As members of the United States Department of Agriculture’s (USDA) Equity Commission considered recommendations to improve the success and prosperity of farmers, ranchers and other agriculture workers, the department’s leadership connected with students, faculty and staff at the University of Arizona.
The independent commission is tasked with evaluating programs and services of the USDA, then providing recommendations to improve access throughout the department and solutions to historic inequities in agriculture across the country. Commissioners voted on more than 60 recommendations by the end of their time on campus. A full report is expected to be presented to the USDA in 2024.
These meetings were the first in the series in which Deputy Secretary of Agriculture Xochitl Torres Small, the first Latina to hold the position, spoke to the commissioners in that capacity. She had done so previously as Under Secretary for Rural Development. This time around, Torres Small’s focus was on the operations of the USDA as her position is the equivalent of a Chief Operating Officer.
“I have to make sure that we’re also serving people equitably when it comes to our hiring practices, when it comes to the technology we use, when it comes to the customer experience,” she said. “Equity can mean a lot of different things, but part of it is just making sure that no matter who you are, you can access our grants or our loans.”
Away from the commission meetings, Small Torres was joined by Deputy Under Secretary for Farm Production and Conservation Gloria Montaño Greene for a Q & A session with UArizona students. Montaño Greene, who is an alumna of UArizona, said it was important to help the next generation understand the variety of opportunities that are adjacent to agriculture and not simply farming or ranching.
“Many of them are first-generation college graduate students, so they have questions about how they show up, how they see themselves,” said Montaño Greene. “Seeing a future in agriculture is hard because of the experience of their families, so how do you help them connect to see agriculture can be all these different professions and move forward.”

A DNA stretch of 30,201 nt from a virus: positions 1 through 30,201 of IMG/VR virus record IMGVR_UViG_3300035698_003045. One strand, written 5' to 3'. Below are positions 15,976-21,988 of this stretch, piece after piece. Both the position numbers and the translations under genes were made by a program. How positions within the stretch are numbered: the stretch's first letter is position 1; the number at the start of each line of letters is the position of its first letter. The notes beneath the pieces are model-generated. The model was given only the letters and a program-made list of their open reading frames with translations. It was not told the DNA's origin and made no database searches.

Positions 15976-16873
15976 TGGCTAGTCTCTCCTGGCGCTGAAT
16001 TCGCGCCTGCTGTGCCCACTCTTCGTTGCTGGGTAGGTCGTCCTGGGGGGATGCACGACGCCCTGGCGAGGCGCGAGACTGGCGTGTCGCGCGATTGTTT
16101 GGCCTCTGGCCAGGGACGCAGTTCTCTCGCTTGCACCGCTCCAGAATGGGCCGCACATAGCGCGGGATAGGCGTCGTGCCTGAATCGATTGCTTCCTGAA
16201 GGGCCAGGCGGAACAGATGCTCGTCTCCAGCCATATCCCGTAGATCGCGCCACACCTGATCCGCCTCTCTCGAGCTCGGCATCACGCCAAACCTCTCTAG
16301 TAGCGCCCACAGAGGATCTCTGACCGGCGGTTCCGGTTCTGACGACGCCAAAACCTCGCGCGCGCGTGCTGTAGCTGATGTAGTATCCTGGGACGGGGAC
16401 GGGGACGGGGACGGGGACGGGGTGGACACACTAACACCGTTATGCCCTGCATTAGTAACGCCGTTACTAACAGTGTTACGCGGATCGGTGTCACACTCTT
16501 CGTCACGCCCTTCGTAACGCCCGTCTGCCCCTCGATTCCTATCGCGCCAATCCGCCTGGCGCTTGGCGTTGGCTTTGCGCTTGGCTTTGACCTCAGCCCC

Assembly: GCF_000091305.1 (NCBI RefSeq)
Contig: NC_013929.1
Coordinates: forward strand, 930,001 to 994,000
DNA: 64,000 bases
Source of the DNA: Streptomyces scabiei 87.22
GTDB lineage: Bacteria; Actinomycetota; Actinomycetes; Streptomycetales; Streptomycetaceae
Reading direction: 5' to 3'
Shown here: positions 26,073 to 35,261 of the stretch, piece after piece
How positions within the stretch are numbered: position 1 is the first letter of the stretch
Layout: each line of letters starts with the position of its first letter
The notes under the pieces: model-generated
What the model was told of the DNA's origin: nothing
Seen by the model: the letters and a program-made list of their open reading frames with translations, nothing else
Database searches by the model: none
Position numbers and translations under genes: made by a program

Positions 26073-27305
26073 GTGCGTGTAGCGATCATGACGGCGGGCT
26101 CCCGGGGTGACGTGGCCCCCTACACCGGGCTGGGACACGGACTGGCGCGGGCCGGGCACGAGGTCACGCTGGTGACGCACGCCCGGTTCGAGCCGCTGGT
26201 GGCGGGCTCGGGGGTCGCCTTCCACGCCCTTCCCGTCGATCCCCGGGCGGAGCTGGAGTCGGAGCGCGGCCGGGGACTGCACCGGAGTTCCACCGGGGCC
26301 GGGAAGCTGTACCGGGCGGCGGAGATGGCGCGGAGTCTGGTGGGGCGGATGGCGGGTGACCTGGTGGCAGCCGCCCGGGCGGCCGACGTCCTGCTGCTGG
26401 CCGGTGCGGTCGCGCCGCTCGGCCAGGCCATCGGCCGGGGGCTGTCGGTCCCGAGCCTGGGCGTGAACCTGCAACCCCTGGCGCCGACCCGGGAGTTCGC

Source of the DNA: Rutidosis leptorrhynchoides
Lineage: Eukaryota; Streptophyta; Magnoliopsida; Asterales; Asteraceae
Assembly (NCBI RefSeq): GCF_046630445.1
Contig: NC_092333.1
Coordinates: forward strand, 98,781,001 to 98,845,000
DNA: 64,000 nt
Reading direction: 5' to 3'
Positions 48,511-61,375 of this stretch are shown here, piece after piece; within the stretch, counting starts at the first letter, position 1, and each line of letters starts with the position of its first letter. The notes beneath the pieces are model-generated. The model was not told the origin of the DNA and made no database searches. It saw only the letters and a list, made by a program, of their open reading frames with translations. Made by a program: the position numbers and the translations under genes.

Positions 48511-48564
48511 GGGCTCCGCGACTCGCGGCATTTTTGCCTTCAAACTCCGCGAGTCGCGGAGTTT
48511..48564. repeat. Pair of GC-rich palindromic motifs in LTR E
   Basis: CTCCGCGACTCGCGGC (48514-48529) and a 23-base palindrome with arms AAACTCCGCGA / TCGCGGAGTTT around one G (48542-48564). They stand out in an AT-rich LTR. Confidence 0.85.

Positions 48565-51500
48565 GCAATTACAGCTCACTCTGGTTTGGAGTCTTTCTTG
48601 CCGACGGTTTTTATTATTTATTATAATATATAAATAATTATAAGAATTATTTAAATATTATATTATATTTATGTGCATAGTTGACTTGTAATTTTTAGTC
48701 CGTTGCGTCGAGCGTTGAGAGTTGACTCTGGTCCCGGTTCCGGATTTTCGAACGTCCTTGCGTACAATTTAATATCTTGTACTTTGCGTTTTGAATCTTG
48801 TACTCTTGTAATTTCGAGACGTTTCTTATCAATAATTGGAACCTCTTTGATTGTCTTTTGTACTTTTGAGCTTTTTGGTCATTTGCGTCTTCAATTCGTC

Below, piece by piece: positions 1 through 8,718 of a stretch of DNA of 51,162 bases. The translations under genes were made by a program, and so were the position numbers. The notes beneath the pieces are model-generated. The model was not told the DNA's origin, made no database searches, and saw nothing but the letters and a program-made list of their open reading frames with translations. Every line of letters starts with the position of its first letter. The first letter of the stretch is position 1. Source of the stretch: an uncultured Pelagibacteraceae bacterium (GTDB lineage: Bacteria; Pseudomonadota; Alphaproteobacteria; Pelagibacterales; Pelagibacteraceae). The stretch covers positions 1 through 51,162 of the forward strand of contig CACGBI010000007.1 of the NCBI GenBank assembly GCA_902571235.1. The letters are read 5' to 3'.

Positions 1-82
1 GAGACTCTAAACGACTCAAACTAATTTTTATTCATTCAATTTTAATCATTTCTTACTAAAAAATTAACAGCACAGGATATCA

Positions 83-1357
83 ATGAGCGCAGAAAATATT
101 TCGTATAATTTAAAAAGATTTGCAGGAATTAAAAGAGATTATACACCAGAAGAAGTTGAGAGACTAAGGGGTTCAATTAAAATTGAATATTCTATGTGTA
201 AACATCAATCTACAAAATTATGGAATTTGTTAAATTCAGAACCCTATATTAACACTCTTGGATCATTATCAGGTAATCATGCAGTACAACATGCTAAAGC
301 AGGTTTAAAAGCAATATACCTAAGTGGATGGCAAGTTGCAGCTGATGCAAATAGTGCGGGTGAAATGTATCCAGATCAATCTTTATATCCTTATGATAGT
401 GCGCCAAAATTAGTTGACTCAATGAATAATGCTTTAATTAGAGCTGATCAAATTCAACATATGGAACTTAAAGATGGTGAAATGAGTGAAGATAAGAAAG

Montaño Greene mentioned her experience with interdisciplinary collaborations when she was a student, which she was proud to see continuing on campus currently, like the Presidential Advisory Commission on the Future of Agriculture & Food Production in a Drying Climate. She believes that commission’s report compliments the funding for conservation that is included in the Inflation Reduction Act.
Two UArizona programs that have been awarded significant USDA grants were the focus of an information session with Secretary of Agriculture Tom Vilsack.
Kim Ogden, head of the Department of Chemical and Environmental Engineering, and her team showcased their research on guayule, a sustainable plant with the potential to provide a reliable domestic rubber source. The project is part of the USDA’s Partnerships for Climate-Smart Commodities.
Greg Barron-Gafford, professor in the School of Geography, Development, and Environment, outlined his work in agrivoltaics, the simultaneous use of land for both growing crops and collecting solar energy.
UArizona, a federally designated Hispanic Serving Institution, was chosen as the latest public meeting location for the commission, which has previously convened at other campuses across the country, including University of Arkansas Pine Bluff, a Historically Black College & University, and United Tribes Technical College, a Tribal College & University. All three are land grant institutions.
UArizona associate vice president of research development, Kim Patten, pursued the opportunity to host the USDA at UArizona. “We felt this was a great opportunity for the university in terms of partnership and collaboration with the USDA, as well as access to USDA leadership for our researchers and students.”
The USDA’s time on campus concluded with a roundtable of nearly a dozen participants, including Secretary Vilsack. Between the secretary’s visit and the livestreamed commission meetings, all the activities reinforced UArizona’s role as a leader in the future of agriculture in the Southwest and the entire United States.
“To have folks from across the country just pay attention and see agriculture in a different way is really great,” said Montaño Greene.